In 2017, Boise indie rock veterans Built to Spill played some curious shows: they played the backing band for the legendary, troubled songwriter Daniel Johnston, on what would end up being his final tour. While the concept was excellent, the shows felt messy and half-baked. Johnston passed away last year, dashing any hopes of future collaborations with Doug Martsch and his cohorts. To soothe that sorrow, though, Built to Spill put together a collection of straightforward covers. Their song choices are less obvious than you’d imagine. We do not need another cover of “Speeding Motorcycle” or “True Love Will Find You In The End” and Martsch wisely avoids them.

Here’s the thing, though: each of these covers sounds toothless. It doesn’t sound like Built to Spill doing these songs, outside of the fact that Martsch’s high-pitched vocals are in it. If not for that, you’d be hard pressed to find the band’s fingerprints anywhere – so tracks like the bouncy “Life in Vain” or “Queenie the Dog” could have been done by any other gentle, three-piece indie rock band. Gone is the classically Built-to-Spill-y reinvention that made their 1996 cover of “Some Things Last a Long Time” so engaging, packed with blistering guitar fuzz while still somehow capturing the spirit of the original. The songs of Plays the Songs of Daniel Johnston put the gentle purity of the originals in the forefront of everything, but at a price: none of them are all that engaging, and they all sound kind of the same. Martsch sings with distant and echoed vocals while unobtrusively noodling on an acoustic guitar, and both drummer Steve Gere and bassist Jason Albertini sound little more virtuosic than people who have barely started learning their instruments, each’s talents wasted on simple bass lines and drum patter. It’s pleasant, but it offers little else than gentleness.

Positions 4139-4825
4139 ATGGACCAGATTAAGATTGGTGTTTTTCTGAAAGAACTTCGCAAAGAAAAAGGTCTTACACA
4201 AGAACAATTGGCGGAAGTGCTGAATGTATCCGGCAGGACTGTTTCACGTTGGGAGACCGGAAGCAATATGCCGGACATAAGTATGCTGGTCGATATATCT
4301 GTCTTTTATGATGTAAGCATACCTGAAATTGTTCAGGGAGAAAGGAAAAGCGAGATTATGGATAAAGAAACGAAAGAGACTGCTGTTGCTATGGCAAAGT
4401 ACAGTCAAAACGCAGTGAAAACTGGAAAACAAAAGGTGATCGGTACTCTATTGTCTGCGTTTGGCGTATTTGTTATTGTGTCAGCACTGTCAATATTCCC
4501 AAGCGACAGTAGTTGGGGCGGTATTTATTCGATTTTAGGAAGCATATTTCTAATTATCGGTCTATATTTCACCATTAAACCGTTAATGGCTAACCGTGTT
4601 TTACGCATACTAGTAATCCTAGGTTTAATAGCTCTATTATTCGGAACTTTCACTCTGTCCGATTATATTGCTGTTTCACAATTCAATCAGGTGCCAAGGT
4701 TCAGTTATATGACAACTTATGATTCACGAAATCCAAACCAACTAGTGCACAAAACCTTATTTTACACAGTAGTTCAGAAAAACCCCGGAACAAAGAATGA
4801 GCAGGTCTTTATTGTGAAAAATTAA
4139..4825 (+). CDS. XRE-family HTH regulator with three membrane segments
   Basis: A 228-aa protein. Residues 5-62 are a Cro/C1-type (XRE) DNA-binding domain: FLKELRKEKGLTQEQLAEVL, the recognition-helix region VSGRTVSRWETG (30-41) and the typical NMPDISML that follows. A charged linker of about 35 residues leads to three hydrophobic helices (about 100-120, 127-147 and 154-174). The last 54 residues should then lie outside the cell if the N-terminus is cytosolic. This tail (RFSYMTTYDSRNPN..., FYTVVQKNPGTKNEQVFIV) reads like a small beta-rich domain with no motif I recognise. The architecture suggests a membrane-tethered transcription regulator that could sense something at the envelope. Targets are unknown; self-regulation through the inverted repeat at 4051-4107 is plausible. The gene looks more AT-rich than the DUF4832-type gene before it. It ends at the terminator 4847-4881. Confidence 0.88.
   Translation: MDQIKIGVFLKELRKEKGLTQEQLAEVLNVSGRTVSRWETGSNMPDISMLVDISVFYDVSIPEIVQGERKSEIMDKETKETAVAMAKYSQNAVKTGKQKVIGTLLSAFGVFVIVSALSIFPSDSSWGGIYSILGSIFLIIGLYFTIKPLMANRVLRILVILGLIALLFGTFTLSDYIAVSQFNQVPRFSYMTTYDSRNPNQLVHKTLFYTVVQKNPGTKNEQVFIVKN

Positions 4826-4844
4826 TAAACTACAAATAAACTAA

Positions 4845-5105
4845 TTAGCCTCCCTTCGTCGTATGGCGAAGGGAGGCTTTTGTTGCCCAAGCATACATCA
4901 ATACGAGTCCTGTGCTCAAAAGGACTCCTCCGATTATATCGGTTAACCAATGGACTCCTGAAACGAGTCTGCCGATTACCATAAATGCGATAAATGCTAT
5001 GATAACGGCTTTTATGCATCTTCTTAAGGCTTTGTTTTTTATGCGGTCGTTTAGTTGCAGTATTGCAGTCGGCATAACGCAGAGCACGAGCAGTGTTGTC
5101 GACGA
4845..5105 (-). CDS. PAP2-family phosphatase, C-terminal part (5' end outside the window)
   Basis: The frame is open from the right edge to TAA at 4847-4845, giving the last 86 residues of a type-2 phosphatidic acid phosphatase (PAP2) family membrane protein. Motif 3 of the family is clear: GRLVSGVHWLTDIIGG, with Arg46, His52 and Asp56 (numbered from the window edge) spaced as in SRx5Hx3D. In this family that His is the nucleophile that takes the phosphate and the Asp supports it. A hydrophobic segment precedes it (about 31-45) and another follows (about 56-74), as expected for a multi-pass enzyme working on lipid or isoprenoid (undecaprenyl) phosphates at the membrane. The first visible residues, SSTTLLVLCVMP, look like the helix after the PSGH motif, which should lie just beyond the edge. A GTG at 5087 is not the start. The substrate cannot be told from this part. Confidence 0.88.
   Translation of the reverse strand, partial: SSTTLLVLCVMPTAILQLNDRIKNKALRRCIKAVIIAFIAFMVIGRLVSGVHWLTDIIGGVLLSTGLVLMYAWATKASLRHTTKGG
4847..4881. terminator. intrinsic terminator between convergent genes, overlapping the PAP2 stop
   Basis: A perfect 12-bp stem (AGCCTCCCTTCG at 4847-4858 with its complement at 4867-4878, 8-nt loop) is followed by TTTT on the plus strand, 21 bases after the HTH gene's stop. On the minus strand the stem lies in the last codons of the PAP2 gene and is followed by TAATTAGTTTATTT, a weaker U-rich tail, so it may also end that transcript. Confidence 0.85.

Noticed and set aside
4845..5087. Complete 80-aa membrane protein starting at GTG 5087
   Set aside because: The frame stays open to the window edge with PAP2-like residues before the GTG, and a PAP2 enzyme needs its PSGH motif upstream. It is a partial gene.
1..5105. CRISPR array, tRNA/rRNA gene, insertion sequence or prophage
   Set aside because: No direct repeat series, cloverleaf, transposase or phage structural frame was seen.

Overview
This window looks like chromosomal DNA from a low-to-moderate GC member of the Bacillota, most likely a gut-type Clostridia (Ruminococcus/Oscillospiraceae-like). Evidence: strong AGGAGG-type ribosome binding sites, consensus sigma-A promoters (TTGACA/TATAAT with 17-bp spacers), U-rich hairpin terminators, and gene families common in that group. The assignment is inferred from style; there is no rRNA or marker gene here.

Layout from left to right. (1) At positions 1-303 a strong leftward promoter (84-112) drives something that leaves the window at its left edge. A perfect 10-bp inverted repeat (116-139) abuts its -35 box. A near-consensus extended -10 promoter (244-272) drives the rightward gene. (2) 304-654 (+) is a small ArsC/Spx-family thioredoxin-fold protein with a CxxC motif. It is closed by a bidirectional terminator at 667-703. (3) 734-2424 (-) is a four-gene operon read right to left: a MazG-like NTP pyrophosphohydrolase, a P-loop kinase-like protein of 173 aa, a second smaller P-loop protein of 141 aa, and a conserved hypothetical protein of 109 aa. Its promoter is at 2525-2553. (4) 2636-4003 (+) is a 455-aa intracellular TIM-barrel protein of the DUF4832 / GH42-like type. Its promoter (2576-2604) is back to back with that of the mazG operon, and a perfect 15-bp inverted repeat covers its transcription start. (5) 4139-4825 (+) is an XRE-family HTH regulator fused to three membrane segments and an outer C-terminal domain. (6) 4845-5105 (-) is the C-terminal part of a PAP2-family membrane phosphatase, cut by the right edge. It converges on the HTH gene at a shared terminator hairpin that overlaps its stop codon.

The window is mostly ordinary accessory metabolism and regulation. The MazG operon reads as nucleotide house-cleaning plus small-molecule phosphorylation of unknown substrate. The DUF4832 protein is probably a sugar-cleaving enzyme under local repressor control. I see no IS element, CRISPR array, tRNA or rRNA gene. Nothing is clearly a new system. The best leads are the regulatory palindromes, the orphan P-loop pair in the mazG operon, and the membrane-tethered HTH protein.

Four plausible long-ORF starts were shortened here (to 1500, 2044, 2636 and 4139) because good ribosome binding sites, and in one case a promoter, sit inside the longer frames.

Plays the Songs of Daniel Johnston ends up being the perfect example of why some Built to Spill fans may have trouble with their love of the band after all these years. Untethered Moon was five years ago, and There Is No Enemy was six years before that. The band is now just Martsch and whichever highly-talented hired guns operate with him, and the four-piece they were as a touring unit just last year was truly phenomenal, capable of weeks-long residencies playing Keep it Like a Secret front to back before adoring audiences, but still more than capable of turning in performances that sounded like he’d given up.

Criticizing a tribute album, to be frank, does not feel good. Be it from a critical perspective, or just in terms of talking about whether or not you enjoy it, it feels something like kicking someone when they’re down – or just plain gone. The task of honoring the legacy of Daniel Johnston while sounding like Built to Spill should have been an interesting task for the band – one that, again, Martsch has shown himself capable of – but instead they played it too safe. The collection couldn’t be more gentle and loving as a tribute, but by the end of it, you just want them to try something different with the music.

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